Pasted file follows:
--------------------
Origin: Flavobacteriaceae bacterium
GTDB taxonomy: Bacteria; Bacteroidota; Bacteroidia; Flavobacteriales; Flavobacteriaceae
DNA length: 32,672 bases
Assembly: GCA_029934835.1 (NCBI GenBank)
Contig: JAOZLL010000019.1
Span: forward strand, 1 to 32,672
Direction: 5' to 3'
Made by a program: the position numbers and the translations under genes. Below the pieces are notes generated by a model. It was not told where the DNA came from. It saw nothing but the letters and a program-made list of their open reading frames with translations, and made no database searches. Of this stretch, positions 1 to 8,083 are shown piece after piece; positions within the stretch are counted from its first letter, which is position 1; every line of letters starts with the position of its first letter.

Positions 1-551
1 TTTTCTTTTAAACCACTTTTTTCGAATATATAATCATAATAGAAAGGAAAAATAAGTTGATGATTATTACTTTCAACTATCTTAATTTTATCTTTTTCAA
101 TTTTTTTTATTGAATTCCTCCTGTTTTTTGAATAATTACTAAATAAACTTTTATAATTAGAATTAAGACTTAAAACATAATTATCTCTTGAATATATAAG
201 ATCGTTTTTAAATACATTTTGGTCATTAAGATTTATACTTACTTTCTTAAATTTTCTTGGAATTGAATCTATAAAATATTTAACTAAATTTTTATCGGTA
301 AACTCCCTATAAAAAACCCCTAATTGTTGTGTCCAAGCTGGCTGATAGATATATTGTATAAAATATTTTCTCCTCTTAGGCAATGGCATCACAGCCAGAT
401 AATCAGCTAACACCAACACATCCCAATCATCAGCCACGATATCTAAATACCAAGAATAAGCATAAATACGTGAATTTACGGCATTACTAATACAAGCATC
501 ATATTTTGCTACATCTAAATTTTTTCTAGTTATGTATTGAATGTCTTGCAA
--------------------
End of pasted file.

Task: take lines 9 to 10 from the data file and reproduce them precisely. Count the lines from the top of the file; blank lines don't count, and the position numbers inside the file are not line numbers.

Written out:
Positions 1-551
1 TTTTCTTTTAAACCACTTTTTTCGAATATATAATCATAATAGAAAGGAAAAATAAGTTGATGATTATTACTTTCAACTATCTTAATTTTATCTTTTTCAA